By this point, I knew that any hope I had of breaking 2:30 was gone, as I had spent several minutes on the camera debacle. In a way, this took the pressure off of me. I decided to just relax and enjoy-- to appreciate running, and to soak in the feeling of participating in one of my beloved races.

About miles 6-10 were all along the ocean on the bike bath. It was absolutely gorgeous. It was getting hot at this point, and I began dumping water on my head and down my tank top at every water stop. It was also at this point that I realized I had lost a water bottle (my Nathan 4 water belt holds four 8-oz bottles); instead of four bottles, I had three. I have no idea where or how it came off (I hadn't even used that bottle yet, so it wasn't like I was putting it back in the holder and missed) but, just like the camera incident, apparently things can fall off my belt. This I didn't care about---I can easily buy another bottle---but was somewhat sad that I would be missing that 8 ounces of Gatorade. As I said, it was getting HOT.

At about mile 10 I was struggling. I hadn't run that far in quite some time, due to my injury, and my body was rebelling. Coincidentally, one of my favorite pump-me-up songs happened to come on my iPod at this point, "Till I Collapse" by Eminem. The best part of the song is the beginning rap, which I played over and over at this point in the race just to get me through:

'Cause sometimes you feel tired,
feel weak, and when you feel weak, you feel like you wanna just give up.
But you gotta search within you, you gotta find that inner strength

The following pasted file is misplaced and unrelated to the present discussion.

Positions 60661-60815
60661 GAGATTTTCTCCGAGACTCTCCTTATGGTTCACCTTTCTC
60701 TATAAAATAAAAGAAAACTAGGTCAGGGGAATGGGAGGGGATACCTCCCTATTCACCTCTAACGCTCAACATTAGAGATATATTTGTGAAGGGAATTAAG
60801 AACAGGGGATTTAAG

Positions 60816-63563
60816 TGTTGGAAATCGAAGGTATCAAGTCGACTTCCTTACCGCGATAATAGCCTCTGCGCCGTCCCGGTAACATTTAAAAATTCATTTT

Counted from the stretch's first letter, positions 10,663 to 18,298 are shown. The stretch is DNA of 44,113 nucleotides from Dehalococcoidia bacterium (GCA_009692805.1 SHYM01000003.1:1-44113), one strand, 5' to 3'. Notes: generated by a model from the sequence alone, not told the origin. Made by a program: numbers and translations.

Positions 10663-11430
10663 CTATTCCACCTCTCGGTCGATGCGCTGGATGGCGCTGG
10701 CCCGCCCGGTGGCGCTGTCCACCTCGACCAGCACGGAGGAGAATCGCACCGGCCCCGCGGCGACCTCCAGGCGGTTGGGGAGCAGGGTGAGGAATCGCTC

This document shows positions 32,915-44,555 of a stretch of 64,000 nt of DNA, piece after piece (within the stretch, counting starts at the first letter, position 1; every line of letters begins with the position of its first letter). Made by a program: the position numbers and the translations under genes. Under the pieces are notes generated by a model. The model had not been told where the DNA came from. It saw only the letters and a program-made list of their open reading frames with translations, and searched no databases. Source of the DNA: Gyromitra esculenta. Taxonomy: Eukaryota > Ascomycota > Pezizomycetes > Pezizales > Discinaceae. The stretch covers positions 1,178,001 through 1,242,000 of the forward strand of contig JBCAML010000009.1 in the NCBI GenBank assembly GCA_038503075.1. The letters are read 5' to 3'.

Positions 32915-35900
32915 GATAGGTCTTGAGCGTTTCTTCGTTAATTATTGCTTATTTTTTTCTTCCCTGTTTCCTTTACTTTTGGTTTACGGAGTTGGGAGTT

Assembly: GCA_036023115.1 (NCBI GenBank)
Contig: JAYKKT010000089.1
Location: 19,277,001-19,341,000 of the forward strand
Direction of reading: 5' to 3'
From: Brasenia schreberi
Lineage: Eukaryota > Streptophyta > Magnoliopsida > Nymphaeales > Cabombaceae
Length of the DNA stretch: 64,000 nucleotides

and just pull that shit out of you and get that motivation to not give up
and not be a quitter, no matter how bad you wanna just fall flat on your face and collapse.

Whenever I hear those lyrics during a run, it pushes me. I'm glad that song came on right when I needed it. Better yet, at about mile 11 I ran into Mihael again! We ran/walked the rest of the way together. Sadly for him, he got to witness one of my meltdowns at mile 13. I often cry at mile 13....a mixture of physical pain, exhaustion, joy at almost finishing, frustration of being so close yet not seeing the finish line yet, pride in my accomplishment, etc. It's always a raw moment for me. My Garmin showed 13.1 miles....13.2....13.3....finally, at 13.4 (remember, I had extra mileage, as I had to backtrack a bit to find my camera) I crossed the finish line. I finished in about 2:43....not my fastest half marathon, but not my slowest either. Considering my lack of long runs, my injury, and the fact that I lost a few minutes looking for my camera, I'm very pleased.